Shadow on the wall: again the thing that caught me on this one is that a person would decide to try and murder a little girl...the same plot device that "the window" used but to a more extreme direction...the aunt tries several time and once nearly succeeds..she's not pulling any punches or really even having any regret. The opening on this one is creepy too...you get this sugary-sweet sitcom music...that is interrupted by a sudden intense strain...then they both blend together in this odd, disconcerting mixture that puts you on edge. 

 

High Wall: I love the use of "narco-synthesis" in this film.It relies on "flashbacks" to pull the truth out into the light. Like "Shadows on the wall" it also uses recovered memories as a plot device. it reminded me a little of two of my favorite screwballs "I love you again" and "love crazy" both william Powell/Myrna loy films. 

 

The Long Goodbye: "Neo-Noir" Based on one of Raymond Chandler's Marlowe books. It's not done as a period piece and I think it looses something bringing it into "modern" times (modern as in 1970s when the film was made)  One element of Noir displayed in this film were the intense shadows when marlowe is talking to the bartender. There are some 'nods' to classic films in this which were very appreciated as well. The dog that runs out in front of Marlowe's car, he yells out the window, and he calls the stray dog the same name as the dog from the thin man movies. There is a cool vintage car in front of the mental hospital place when marlowe goes in. And one of the goons belonging to Augustin mentioned George Raft.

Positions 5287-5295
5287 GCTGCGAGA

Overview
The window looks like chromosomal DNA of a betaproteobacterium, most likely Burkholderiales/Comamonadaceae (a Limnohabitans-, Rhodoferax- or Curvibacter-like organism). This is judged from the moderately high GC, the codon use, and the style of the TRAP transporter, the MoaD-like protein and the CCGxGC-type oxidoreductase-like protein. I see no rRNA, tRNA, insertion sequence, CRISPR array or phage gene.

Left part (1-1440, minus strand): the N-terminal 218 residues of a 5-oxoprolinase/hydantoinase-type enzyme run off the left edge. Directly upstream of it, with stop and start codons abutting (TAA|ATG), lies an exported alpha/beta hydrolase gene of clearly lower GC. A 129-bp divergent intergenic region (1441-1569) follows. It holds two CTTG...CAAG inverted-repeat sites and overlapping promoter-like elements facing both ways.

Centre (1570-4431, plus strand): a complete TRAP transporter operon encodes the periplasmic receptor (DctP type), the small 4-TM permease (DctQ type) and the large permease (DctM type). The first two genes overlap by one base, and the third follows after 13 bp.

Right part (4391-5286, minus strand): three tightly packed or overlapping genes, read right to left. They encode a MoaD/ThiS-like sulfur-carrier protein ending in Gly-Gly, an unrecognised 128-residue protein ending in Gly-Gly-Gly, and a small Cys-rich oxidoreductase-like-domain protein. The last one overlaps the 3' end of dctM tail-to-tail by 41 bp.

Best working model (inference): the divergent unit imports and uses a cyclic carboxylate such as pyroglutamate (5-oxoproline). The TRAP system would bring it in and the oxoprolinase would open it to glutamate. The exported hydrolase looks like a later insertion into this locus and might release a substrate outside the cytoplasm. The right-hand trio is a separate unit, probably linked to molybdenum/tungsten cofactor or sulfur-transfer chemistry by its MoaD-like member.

Marlowe: This is in the same vein as "the long goodbye" it is very much a product of the time period when the film was made (1960s) which includes in intensely campy opening...which really doesn't seem to go with the rest of the film which does take a more traditional chandler vibe. There was a very cool clip of Greta Garbo in one sequence. This one did a good job of capturing the quick, sharp dialogue of Chandler though. Two small examples: "That's your exist line Marlowe, follow it out."  & "Tell him you've met the last of a dying dynasty, king of the fools" I think both this one and the long goodbye do a good job at portraying Marlowe as being more honorable than the world intends him to be. "incorruptible" is perhaps too strong but it does fit..he plays by his own rules but always with the end game being doing the right thing regardless of the consequences.